Belgrade incinerator public private partnership (PPP), Belgrade, Serbia
Belgrade’s Vinča landfill, by the river Danube, has been piling up over more than 40 years with no lining or collection of the water leaching out underneath it. More than 80 people were living in informal accommodation and trying to eke out a living from waste-picking at the site, and were resettled in early 2019.
12,000 more are estimated to be informally involved in waste collection, some working individually and others having contracts with private companies.
In September 2017 the City of Belgrade signed a contract for a 25-year public-private partnership with Itochu and Suez without any public discussion or considering more climate-friendly alternatives. Although it includes a partial rehabilitation of the landfill and construction of a new one, its main feature is a 340,000 tonnes per year “waste-to-energy” incinerator. The only recycling component is a construction waste facility.
Unless the city’s waste generation grows very fast, Belgrade may either be forced to change the law to allow waste imports or to clamp down on informal waste collection in order to fulfill its contractual obligations.
Incinerate or recyle?
Documents obtained by Transparency Serbia seem to indicate that no less than 29 % of Belgrade’s waste is food waste. Paper and cardboard make up another 18 %, plastics 14 %and green garden waste 7 %. Almost none of these need to be disposed of and should be prevented, recycled or composted.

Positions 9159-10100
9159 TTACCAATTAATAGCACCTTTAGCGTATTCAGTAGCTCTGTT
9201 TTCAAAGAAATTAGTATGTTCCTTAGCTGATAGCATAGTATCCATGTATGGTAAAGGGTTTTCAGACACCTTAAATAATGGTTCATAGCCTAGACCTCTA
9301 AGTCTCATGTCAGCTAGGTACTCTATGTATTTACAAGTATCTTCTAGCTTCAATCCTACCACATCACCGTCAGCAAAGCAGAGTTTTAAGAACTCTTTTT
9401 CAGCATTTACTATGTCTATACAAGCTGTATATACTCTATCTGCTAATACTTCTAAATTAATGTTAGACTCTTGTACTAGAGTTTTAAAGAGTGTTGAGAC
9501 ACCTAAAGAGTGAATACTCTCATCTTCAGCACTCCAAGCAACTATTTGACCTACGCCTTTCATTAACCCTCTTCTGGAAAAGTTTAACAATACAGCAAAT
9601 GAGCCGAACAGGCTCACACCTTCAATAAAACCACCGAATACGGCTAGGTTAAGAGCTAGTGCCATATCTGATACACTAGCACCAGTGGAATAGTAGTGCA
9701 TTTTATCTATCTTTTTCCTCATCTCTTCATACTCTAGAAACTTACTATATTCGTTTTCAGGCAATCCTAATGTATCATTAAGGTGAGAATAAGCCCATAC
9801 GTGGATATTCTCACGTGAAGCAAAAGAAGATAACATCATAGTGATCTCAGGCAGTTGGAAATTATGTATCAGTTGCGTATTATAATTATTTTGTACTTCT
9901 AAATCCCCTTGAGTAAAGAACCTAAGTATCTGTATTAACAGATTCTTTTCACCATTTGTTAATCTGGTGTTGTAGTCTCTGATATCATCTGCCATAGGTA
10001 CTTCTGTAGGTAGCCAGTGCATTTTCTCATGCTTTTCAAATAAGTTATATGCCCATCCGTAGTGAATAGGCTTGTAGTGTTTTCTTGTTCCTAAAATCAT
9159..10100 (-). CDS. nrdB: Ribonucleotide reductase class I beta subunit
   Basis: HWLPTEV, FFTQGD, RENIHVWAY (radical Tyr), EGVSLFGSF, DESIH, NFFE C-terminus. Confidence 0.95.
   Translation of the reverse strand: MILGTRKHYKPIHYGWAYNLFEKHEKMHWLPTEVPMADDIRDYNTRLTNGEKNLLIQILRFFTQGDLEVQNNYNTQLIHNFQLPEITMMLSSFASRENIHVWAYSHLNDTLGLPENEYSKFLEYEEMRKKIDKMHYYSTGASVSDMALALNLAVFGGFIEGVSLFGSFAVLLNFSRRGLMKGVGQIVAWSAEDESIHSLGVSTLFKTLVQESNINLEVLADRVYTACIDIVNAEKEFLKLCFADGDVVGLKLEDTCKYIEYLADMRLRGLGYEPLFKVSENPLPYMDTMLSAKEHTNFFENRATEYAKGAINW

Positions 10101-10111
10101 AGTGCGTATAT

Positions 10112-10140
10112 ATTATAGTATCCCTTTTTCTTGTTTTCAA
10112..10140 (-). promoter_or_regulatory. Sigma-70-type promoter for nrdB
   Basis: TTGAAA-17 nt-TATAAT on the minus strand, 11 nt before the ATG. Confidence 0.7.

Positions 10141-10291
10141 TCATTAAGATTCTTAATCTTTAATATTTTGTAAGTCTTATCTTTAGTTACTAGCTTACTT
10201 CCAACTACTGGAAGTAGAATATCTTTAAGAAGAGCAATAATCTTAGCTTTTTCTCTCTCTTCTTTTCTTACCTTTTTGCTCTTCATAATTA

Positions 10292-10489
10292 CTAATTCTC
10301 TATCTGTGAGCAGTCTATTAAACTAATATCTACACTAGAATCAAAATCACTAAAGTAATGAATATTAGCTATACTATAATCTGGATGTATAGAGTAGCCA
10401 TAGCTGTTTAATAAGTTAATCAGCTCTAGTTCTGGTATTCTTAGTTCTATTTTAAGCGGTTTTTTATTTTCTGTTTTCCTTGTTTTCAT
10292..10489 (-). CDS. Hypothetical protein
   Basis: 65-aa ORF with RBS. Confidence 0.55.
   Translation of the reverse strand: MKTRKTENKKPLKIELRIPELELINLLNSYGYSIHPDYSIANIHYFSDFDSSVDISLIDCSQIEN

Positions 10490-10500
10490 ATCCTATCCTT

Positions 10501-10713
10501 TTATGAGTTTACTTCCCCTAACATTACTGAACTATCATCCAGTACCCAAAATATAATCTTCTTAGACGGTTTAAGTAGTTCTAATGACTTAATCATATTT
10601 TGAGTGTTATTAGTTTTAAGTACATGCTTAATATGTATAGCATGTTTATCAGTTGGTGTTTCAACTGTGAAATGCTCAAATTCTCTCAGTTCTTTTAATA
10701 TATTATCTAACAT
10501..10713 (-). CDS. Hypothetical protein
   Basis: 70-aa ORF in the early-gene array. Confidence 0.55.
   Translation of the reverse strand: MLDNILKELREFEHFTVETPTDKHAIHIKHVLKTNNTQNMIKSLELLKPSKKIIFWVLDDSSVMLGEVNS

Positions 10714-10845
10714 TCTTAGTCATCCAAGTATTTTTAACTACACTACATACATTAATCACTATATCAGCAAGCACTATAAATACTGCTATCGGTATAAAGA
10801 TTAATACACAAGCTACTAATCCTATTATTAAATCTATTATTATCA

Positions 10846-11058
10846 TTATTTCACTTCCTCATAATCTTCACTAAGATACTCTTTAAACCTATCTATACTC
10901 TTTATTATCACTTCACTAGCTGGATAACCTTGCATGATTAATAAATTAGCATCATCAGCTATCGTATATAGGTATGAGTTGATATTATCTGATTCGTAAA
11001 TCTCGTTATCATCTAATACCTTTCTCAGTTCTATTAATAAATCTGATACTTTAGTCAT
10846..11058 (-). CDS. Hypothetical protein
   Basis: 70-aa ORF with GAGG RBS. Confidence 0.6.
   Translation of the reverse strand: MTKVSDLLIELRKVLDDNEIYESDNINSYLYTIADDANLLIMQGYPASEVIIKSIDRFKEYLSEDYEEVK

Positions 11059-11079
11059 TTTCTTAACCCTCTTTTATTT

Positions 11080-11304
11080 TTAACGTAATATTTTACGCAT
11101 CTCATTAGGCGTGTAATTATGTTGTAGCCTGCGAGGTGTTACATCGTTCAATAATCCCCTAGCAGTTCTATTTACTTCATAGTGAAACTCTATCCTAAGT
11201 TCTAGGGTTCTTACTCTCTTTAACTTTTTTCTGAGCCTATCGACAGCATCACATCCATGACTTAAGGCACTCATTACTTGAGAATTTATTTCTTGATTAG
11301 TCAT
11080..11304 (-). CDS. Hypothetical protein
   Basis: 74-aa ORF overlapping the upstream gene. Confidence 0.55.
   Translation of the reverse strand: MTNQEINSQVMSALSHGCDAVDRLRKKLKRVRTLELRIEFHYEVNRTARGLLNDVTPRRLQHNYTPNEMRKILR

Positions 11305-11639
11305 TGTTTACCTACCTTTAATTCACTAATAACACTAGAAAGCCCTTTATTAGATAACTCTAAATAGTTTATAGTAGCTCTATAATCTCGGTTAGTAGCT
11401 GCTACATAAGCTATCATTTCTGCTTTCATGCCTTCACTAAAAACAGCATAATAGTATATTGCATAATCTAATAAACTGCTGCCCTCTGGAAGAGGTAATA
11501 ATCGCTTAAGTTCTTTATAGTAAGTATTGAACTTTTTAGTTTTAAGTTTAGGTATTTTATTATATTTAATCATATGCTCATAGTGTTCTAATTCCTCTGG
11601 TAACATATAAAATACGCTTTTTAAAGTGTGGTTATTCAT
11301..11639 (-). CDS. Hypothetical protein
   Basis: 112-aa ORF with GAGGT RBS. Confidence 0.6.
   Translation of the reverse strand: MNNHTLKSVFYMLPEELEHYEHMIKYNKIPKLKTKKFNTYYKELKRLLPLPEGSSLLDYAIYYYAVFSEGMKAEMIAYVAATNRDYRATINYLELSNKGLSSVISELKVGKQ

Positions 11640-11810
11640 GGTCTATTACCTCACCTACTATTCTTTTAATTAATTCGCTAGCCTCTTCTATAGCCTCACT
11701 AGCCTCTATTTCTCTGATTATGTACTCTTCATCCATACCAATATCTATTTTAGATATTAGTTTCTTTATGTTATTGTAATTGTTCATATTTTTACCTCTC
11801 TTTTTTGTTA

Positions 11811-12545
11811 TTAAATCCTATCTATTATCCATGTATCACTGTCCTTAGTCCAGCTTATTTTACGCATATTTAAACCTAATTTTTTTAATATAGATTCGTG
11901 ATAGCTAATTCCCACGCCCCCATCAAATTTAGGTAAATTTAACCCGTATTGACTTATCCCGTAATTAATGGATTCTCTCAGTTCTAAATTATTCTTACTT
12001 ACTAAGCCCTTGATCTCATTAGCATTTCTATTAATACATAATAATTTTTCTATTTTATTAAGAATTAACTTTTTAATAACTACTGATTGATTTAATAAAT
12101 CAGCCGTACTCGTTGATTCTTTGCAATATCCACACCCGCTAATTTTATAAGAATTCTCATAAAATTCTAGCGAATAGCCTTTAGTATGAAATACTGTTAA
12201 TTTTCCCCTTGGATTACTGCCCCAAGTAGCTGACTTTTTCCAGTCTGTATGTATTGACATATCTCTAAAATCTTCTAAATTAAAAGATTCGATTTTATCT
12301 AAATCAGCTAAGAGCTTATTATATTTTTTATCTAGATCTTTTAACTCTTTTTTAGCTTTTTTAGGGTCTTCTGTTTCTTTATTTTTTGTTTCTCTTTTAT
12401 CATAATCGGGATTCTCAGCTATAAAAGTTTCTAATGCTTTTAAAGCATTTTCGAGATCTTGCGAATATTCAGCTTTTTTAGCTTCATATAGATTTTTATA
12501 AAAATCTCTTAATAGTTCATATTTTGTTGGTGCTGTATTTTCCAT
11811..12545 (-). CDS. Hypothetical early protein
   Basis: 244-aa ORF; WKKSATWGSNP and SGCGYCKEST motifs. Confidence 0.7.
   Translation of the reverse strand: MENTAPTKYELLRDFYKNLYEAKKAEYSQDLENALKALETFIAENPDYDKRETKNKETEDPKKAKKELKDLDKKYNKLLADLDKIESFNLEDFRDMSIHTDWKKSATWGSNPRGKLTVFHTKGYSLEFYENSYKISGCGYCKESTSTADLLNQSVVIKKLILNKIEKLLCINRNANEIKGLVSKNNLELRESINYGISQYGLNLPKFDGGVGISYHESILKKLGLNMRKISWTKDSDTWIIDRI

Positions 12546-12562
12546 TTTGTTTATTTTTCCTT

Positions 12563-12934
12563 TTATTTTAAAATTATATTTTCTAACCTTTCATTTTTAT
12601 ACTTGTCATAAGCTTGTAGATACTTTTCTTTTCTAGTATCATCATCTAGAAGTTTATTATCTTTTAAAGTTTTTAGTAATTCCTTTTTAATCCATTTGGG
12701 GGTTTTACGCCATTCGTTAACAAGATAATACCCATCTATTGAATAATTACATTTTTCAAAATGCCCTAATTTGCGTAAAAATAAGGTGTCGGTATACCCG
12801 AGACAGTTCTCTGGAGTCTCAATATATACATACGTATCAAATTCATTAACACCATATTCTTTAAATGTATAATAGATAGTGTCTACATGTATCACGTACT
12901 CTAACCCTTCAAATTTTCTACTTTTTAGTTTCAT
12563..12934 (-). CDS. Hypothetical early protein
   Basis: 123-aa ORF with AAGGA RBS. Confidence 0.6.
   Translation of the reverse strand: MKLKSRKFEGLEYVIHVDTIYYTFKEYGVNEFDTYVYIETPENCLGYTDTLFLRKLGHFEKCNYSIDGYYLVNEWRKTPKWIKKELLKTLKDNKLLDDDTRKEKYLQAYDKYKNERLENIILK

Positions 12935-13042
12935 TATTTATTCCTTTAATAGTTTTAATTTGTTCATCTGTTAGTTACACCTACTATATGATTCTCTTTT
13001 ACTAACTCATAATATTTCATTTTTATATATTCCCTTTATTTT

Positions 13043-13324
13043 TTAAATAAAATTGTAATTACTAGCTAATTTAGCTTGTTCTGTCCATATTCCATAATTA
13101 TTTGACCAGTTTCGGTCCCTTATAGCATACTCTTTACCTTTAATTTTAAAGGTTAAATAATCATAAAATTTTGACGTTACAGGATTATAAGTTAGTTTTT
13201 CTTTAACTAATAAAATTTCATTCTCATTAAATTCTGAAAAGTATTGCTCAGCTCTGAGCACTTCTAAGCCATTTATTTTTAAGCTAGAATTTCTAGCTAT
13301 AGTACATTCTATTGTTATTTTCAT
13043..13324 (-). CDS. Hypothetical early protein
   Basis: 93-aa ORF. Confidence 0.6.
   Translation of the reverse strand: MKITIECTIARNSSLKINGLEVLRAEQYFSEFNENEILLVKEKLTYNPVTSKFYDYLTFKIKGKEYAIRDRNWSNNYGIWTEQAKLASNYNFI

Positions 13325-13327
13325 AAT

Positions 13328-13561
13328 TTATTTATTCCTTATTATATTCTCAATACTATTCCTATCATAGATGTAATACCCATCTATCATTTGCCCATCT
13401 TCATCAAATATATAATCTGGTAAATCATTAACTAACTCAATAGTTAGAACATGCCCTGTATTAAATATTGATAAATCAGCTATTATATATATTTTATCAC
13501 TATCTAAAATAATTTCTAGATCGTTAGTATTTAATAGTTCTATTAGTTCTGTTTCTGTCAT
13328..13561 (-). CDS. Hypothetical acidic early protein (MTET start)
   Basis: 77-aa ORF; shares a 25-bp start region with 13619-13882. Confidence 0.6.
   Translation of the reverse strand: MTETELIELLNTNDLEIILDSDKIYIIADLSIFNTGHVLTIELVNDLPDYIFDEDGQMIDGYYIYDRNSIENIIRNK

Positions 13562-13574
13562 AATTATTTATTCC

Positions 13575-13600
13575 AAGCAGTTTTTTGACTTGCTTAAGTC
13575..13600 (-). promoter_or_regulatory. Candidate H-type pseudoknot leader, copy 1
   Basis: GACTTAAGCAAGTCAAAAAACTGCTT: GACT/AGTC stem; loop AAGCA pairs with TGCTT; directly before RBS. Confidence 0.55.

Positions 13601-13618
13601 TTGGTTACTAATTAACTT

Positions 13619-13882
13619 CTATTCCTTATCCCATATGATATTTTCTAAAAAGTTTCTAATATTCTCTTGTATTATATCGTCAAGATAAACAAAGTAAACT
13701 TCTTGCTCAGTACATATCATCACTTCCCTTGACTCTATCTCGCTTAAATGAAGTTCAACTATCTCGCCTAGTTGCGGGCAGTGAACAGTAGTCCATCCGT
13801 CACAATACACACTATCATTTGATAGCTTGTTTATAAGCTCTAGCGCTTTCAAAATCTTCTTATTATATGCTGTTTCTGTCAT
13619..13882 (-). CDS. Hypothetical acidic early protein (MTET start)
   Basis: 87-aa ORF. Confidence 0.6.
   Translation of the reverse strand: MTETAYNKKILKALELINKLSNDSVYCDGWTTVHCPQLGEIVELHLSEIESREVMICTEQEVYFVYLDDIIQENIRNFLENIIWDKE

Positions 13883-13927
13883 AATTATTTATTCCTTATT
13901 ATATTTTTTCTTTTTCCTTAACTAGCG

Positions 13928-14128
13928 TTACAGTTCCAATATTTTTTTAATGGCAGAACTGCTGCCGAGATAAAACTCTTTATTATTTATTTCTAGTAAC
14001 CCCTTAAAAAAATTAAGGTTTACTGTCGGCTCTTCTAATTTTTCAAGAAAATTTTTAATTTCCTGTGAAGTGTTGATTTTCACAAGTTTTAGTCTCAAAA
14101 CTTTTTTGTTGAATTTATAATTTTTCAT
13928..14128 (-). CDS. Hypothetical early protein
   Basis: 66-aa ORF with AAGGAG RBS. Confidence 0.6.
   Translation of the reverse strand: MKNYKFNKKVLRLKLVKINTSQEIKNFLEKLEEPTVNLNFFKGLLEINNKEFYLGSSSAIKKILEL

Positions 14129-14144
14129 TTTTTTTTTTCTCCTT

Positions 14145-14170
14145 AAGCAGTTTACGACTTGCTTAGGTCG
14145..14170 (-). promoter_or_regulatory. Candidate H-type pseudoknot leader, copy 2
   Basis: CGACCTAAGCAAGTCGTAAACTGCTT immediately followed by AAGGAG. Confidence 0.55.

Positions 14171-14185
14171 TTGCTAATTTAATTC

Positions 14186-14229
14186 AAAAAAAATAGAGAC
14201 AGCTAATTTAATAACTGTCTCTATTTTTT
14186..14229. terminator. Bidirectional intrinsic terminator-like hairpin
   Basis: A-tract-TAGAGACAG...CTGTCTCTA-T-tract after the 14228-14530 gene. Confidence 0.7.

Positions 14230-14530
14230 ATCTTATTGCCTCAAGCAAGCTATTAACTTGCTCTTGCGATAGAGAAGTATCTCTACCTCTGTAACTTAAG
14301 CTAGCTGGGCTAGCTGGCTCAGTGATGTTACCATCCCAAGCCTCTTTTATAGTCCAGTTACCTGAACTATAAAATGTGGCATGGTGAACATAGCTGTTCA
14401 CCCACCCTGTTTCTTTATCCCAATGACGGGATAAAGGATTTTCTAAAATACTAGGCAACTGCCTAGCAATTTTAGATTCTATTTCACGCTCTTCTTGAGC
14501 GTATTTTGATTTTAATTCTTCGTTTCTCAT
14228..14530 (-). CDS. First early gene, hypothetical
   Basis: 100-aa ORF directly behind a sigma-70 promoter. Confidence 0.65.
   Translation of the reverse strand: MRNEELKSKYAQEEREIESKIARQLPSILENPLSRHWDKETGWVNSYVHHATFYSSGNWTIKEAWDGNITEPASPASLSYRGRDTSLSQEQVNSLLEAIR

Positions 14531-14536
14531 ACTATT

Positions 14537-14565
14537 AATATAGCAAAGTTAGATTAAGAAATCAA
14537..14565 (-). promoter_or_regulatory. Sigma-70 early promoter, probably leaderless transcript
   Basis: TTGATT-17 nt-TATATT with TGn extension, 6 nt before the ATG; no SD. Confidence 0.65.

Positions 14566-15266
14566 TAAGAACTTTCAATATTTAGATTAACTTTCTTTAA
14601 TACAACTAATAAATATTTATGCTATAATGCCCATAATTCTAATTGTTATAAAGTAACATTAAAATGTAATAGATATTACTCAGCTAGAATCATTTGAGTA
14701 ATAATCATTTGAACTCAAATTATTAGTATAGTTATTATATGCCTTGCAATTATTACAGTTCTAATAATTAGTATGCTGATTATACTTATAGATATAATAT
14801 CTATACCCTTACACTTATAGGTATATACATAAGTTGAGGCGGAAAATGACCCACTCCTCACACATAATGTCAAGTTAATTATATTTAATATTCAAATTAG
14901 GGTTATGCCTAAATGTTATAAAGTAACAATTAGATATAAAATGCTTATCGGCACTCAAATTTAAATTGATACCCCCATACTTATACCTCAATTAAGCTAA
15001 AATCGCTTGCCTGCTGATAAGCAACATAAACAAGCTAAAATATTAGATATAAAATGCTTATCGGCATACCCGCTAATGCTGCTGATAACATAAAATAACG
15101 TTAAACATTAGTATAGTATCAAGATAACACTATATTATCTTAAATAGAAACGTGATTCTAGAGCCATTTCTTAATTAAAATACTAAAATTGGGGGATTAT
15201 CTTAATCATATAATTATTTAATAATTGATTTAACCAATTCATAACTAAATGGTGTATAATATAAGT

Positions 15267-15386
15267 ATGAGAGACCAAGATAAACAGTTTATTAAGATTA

As an EU accession country, Serbia will soon have to catch up with the EU’s 50% recycling target for its municipal waste by 2020 and 65% by 2035. An analysis commissioned by Bankwatch in 2019 showed that Belgrade will not be able to contribute its share of recycling if the incinerator is built.
The World Bank Group’s International Finance Corporation (IFC) assisted with designing the PPP tender, which allowed private investors to undermine public policy by choosing whether or not to include a recycling component in the project. Unsurprisingly, none of the bidders chose to.
The EIB declined to finance the project, stating that it concluded that the project would not be in line with EU circular economy goals. The European Commission also raised similar concerns. Yet despite this, the EBRD, IFC and OeEB all approved financing for the project in 2019.
- Location: Vinča landfill, Serbia
- Operational capacity: 340,000 tonnes of waste per year or 66% of Belgrade’s waste
- Total project cost: EUR 326.5 million
- Investor: Beo Clean Energy (Suez-Itochu consortium)
- Financiers: EBRD, IFC, OeEB
- Procurement: Public-Private Partnership
- Concession period: 25 years
- The wrong solution for Belgrade’s waste: 68% of Belgrade’s waste is preventable, recyclable or compostable, but this project will burn it instead.
- Not on target: If Serbia’s capital is burning 66% of its waste, the country will not be able to meet EU recycling targets of 65% by 2035. Nor is it likely to separately collect all its biowaste – an obligation under the 2018 Waste Framework Directive.
- High cost for the public: citizens will need to pay a waste management fee, a feed-in tariff for the electricity generated from the facility, as well as compensation to the investor, if the capacity of 340,000 tonnes per year is not fully utilised.
- The project endangers the livelihoods of up to 12,000 people who live from waste-picking in the city.
- Illegal subsidies: In fact, paying a feed-in tariff for electricity generated from non-biodegradable waste is not allowed under the EU Renewable Energy Directive, so the project is now being challenged by a complaint to the Energy Community.